SINGLE REVIEW: An Angel For You by Gina Michaells

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Gina Michaells is country singer and songwriter born in La Union in the Philippines and now based in Denmark. She was performing at fairs and festivals as a singer from the age of six, singing in bands through high school and college. At twenty, she decided to take her talent worldwide and has performed in Japan, Indonesia, Greenland and Malaysia, amongst other places. Her music initially started out as pure country but she has since diversified into other genres.

This song, An Angel For You, is an epic country-tinged pop ballad written with Nashville producer/songwriter Lonnie Ratliff and mixed by Arthur Pingray (Sia, Flo Rida), released October 2. Starting with a short but evocative intro of delicate piano and guitar, Gina’s emotive and powerful vocals enter, commanding the listener’s attention. After a brief, well-crafted verse the instantly memorable chorus is where the song, and Gina’s voice, really shines.

The song is about trying to live up to someone’s expectations of you and stand by them even though it’s hard: “If you’re looking for an angel then the least that I can do is try to be an angel for you…”. The arrangement builds gradually, giving the song increasing emotional power, with a key change after the second chorus lifting the music still further (Gina at the top of her considerable vocal range). Another modulation takes the song into the stratosphere and brings the music to a satisfying climax.

Overall, this is a powerfully performed, highly emotional country-pop ballad that showcases Gina Michaells’ dual gifts as a vocalist and songwriter. Well arranged and recorded by Nashville session musicians, it has everything it takes to have a huge hit including very high quality, radio friendly production. Most importantly, it has an emotive force that people will connect with, and subject matter they will relate to. Gina Michaells has immense commercial potential, and this song deserves to make big waves in the music scene.

 

VERDICT: 9 out of 10

Alex Faulkner

 

 

Learn more about Gina Michaells HERE

 

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SINGLE REVIEW: Roller Coaster Night by Shane Scheib

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This song, Roller Coaster Night, is a collaboration with producer Ryan Mohr. It’s a very modern sounding EDM-tinged pop track, just about perfect for radio. It grabs your attention from the start, with a short intro based on rolling toms, then Shane delivering a very catchy vocal melody with energy and flair. His voice is strong and ¬†distinctive yet wouldn’t sound out of place amongst pop contemporaries like Justin Timberlake or Ed Sheeran.

He has a definite sonic style here, with some fantastic synth swirls on the bridge giving it an almost futuristic vibe. It really bursts into life on the chorus, a pumping beat and Uptown Funk-esque high end guitars combining with a very memorable title hook. After the second chorus, it enters a breakdown section based around a long, anthemic melody that’s the perfect contrast to the rhythmic nature of the chorus. It will also sound great to sing along to at 2am in a club!

Overall, this is a very well written, performed and produced pop/dance track from an artist with a very authentic musical background, showing he can compete with the current luminaries of the pop world . It’s a great song for the season, and will work both on radio and the dancefloor, the best of both worlds. And who knows, there’s still time for it to go viral this summer.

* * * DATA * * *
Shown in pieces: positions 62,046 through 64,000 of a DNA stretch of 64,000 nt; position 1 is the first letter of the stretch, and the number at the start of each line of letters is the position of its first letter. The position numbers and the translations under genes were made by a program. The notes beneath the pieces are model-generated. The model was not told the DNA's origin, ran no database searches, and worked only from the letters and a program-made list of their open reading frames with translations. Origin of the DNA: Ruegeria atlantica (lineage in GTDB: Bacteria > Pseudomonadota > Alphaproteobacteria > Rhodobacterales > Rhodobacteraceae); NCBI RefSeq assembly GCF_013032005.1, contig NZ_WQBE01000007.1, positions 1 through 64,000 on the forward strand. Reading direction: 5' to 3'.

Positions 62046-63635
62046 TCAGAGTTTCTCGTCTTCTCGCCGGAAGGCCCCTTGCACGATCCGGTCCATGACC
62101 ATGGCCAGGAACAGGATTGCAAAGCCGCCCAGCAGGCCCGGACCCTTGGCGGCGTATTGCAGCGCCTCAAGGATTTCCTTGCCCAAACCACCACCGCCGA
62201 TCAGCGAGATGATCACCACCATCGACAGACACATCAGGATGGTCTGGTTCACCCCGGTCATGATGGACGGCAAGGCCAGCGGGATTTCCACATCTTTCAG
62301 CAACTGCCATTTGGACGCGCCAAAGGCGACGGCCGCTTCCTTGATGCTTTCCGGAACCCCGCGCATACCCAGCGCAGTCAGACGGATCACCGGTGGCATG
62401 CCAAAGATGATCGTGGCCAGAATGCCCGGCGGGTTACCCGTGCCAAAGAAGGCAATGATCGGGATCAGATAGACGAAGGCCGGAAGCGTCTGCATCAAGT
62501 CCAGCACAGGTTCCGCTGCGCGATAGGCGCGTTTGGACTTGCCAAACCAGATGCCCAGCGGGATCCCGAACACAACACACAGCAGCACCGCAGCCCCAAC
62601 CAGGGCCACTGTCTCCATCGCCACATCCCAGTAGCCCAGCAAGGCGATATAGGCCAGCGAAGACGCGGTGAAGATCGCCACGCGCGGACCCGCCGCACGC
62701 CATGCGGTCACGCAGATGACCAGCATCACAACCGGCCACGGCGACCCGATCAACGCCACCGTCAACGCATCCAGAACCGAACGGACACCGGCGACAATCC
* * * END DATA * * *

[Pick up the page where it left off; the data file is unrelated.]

Shane Scheib is a recording artist born in Eastern Washington State, growing up in Coulee City and Ellenburg. He studied jazz guitar at Jeff Berlin’s Player’s School Of Music, and guitar theory under Yuzuru Tanakura. For a while, Shane got involved in missionary work, and upon his return to the States was encouraged to move to Nashville, which he eventually did. Since then, he has released some highly successful EPs including Genrelicious and Fast Friends, which garnered rotation on over 100 radio stations.

 

VERDICT: 8.6 out of 10

Alex Faulkner

 

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E.P. REVIEW: Nashville Songwriting Sessions by Claudia Norris

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http://www.claudianorris.ca/

Claudia Norris is a singer/songwriter currently residing in Edmonton, Alberta in Canada. She has been songwriting since 14 and sharing her music on YouTube since 2007. She has run her musical career in parallel with her career as a certified make-up artist, and regularly travels to Nashville and L.A. to write, perform and record.

Her Shine EP received airplay on over 100 radio stations and she was a finalist in the Great American Song Contest in 2015. She’s amassed a huge fanbase (30k+) online, her army of fans known as Claudiators! She regards her influences as Taylor Swift, Adele and Meghan Trainor, and these influences are in evidence on this 5 track EP, Nashville Recording Sessions.

Opening track Say Yes is a finely crafted piece of country-tinged pop that Taylor Swift would be proud to have written, and a showcase for Claudia’s crystal clear and powerful voice. Like Taylor and Adele, her music mostly deals with timeless emotional issues, though there is also the light-hearted exuberance of Meghan Trainor in the musical mix.

Second song Stronger is the standout on this EP, for me. It’s an emotive ballad about a trust and communication breakdown in a relationship, with Claudia delivering a vocal performance of both passion and restraint. Lyrically, it shows the empowering message behind her music with lines like, “Don’t blame me, I’m not changing, couldn’t be your Barbie doll“. With its radio friendly sound and memorable chorus, this sounds like it could become a huge worldwide hit.

Third track Heartbeat is a more upbeat and fun Meghan Trainor-style song which is based on classic 1950’s era chord changes and has the sweet innocence of that musical period. The chorus is ultra catchy, the whole track driven by propulsive, rhythmic piano and it also brought to mind the British pop group Scouting For Girls.

Stay is another Stronger-type ballad which is well written and performed, though perhaps a little too similar to Sam Smith’s massive hit Stay With Me, at least lyrically. Final track Love On Replay is the most modern sounding song here, with a Rihanna/RnB influence that adds another interesting facet to her music. It broadens her appeal and is, again, extremely catchy and packed with hooks.